Have you noticed lately that the 10 minute mini workouts seem to be the biggest craze to hit the weight loss and lifestyle management scene? And we think, rightfully so!
Some people are so stressed about time, they watch the time tick, as if each second is eating up precious minutes of their day. For those, in which every second counts, driving 10 miles down the road to do an hour of cardio is a bit unrealistic. Sure, some might step-up to the challenge, but the vast majority will fail to incorporate the gym workout into an ongoing routine. And let’s face it, when it comes to weight loss or weight management, frequency is key.
The 10 minute workout format can also be good for beginners, or those resuming a workout schedule after a bit of a “hiatus” . There are a lot of skeptics who question the legitimacy of getting a decent workout in just 10 minutes. But we’d encourage them to remember that, like diets, exercise programs aren’t necessarily “one size fits all”.
The Physical Activity Guidelines for Americans recommend that adults engage in 20 minutes of vigorous activity three days per week or at least 30 minutes of low-to-moderate physical activity five days per week.
Since doing 20 minutes of consecutive exercise may still not fit into a person’s day, a 2-a-day mini format allows a person to breakup their workouts into smaller, more doable chunks of time. When you think about it, it’s similar to how we should eat – small meals, frequently throughout the day. Another thing to consider, intensity is based upon each person’s current physical abilities. As you increase your fitness, you can increase the intensity of your workouts (e.g running faster, doing more repetitions, increase the weight).
So what is considered vigorous vs moderate or low activity?
There are three main ways to measure your exercise intensity to make sure your body is getting the most out of every workout.
- Target heart rate
- Talk test
- Exertion rating scale
Your maximum heart rate is normally calculated as the number 220 minus your age. Click here to calculate your heart rate for a safe and effective workout!
Low-intensity aerobic activity: Your heart rate is 40 to 50 percent of your maximum heart rate. Your workout does not induce sweating unless it’s a hot, humid day. There is no noticeable change in breathing patterns.You can sing your favorite song or carry on an uninterrupted conversation while exercising. Based on a perceived exertion scale,you would describe your exertion as being a 6 ( no exertion at all) and an 11 (light exertion).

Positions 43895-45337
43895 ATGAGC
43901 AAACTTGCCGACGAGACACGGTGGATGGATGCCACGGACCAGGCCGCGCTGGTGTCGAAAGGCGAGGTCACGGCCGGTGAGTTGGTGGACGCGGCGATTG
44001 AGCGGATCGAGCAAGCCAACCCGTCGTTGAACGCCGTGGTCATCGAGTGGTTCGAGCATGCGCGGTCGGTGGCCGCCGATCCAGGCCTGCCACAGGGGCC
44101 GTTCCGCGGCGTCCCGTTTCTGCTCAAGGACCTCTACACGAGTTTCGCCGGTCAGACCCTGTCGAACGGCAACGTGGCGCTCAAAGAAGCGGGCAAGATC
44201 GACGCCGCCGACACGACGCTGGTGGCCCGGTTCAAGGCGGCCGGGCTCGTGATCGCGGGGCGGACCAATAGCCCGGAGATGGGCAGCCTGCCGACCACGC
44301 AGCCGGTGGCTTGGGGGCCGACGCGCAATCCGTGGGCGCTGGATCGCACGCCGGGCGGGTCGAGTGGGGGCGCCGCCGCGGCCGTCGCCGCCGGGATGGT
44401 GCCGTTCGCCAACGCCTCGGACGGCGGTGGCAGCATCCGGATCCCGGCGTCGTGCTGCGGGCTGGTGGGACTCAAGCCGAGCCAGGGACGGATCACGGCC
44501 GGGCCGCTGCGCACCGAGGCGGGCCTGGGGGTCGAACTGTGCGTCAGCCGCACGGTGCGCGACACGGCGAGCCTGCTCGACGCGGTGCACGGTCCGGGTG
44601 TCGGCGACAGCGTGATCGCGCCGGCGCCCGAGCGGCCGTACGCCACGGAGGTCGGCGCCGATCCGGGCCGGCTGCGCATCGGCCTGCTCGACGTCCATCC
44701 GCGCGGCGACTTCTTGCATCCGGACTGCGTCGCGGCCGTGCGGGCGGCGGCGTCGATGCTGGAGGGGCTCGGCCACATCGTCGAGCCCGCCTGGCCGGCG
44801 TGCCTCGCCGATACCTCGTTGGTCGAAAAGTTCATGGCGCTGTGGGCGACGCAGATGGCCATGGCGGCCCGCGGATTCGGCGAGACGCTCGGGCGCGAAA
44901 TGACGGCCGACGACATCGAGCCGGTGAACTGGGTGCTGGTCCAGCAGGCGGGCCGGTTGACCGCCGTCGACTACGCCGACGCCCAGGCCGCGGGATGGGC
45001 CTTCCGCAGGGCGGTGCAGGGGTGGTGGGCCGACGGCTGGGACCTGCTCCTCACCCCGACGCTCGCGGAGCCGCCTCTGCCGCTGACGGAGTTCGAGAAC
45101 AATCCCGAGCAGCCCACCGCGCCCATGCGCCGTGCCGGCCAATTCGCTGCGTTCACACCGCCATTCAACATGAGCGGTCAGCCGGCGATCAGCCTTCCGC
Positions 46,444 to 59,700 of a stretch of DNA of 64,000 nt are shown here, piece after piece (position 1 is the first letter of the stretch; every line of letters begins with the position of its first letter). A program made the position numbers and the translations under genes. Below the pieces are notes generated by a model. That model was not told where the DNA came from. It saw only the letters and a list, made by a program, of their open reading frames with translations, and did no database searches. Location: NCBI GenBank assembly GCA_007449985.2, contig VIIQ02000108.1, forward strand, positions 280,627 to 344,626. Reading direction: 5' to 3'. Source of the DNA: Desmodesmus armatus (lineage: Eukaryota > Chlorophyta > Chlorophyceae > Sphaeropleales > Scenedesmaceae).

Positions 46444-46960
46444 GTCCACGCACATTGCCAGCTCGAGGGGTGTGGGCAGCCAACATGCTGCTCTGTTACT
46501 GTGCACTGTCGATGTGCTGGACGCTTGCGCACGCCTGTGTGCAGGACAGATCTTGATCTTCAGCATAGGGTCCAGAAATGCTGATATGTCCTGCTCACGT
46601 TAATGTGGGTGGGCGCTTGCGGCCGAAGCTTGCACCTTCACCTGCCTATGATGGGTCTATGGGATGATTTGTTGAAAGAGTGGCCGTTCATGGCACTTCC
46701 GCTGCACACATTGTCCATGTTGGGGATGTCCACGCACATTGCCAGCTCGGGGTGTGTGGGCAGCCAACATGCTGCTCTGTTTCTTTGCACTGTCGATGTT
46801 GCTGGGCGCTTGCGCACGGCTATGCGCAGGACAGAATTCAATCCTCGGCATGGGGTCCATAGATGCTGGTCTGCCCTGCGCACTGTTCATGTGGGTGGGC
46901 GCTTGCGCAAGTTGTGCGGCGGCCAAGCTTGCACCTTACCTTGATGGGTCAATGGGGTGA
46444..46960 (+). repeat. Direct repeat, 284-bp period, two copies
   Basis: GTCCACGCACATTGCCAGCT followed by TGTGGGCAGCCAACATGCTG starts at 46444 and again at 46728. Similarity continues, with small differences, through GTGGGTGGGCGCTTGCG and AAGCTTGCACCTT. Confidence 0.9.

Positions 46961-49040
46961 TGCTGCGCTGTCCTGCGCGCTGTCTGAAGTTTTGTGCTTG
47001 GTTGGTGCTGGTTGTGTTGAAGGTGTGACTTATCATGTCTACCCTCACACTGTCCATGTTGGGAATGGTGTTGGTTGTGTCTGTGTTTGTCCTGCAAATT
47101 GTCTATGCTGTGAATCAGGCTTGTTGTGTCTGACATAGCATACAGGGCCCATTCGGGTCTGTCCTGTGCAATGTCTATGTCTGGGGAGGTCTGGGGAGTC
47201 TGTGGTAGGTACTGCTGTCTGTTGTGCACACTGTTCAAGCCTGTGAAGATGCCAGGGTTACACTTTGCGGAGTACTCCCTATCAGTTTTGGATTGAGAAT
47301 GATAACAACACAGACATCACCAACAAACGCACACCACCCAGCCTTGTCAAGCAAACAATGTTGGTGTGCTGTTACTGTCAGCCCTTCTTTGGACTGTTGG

Moderate-intensity aerobic activity: Your heart rate is 50 to 70 percent of your maximum heart rate. You’re working hard enough to raise your heart rate and break a sweat. One way to tell if you’re working at a moderate intensity is if you can still talk but you can’t sing the words to a song. Based on a perceived exertion scale,you would describe your exertion as being between a 12 (somewhat hard) to a 14 ( you feel tired but can continue).
Vigorous-intensity aerobic activity: Your heart rate is 70 to 85 percent of your maximum heart rate. You’re breathing hard and fast, and your heart rate has gone up quite a bit. If you’re working at this level, you won’t be able to say more than a few words without pausing for a breath. Based on a perceived exertion scale,you would describe your exertion as being a 15 (hard) and above (feeling fatigued and that you can’t continue at that pace).
With that in mind, below are a few sample 2-a-day and 10 minute mini workouts.
Sample Mini Workouts
Option 1: Mini Workout #1, by kimfitness
- 2 minutes sprint, run/jog (outside, treadmill, or in place)
- 1 minute of ANY SQUAT MOVEMENT
- 2 minutes Jump Rope (If you don’t have a jump rope just do the motions as if you had one)
- 1 minute of ANY PUSH-UP MOVEMENT
- 2 minutes of Front Kick Lunges
- 1 minute of Any AB MOVEMENT
(Repeat if you have more time)
Mini Workout #2
Option 2: From Oprah – New York trainer Michael Gonzalez-Wallace’s program
According to Michael Gonzalez-Wallace, “the perfect exercise plan doesn’t have to be time consuming, just engaging enough that you’ll stay with it.” His program is based on 10 minutes a day, six days a week. He saves time by combining standard gym classics—doing biceps curls while lunging. And the light weights and high repetitions Gonzalez-Wallace prescribes deliver a strength workout at the same time as an aerobic one. He also incorporates balance challenges such as standing on one leg while extending weights away from your core.
Here’s Gonzalez-Wallace plan for how to do it.
Days 1 and 4: Workout A
Days 2 and 5: Workout B
Days 3 and 6: Workout C
Guidelines: Start with two-to-five pound weights, although Gonzalez-Wallace says beginners can use standard full half-liter water bottles. Do one set of the exercises with 30 seconds of rest between each, then repeat. All together, this should take about 10 minutes.
A good measure of your effort is that you’re breathing hard but still able to carry on a conversation. When the moves become easy and you need more of a challenge, you can increase the weight of the dumbbells by a pound or two, do more repetitions per set—25 to 30—or add an extra set of each exercise.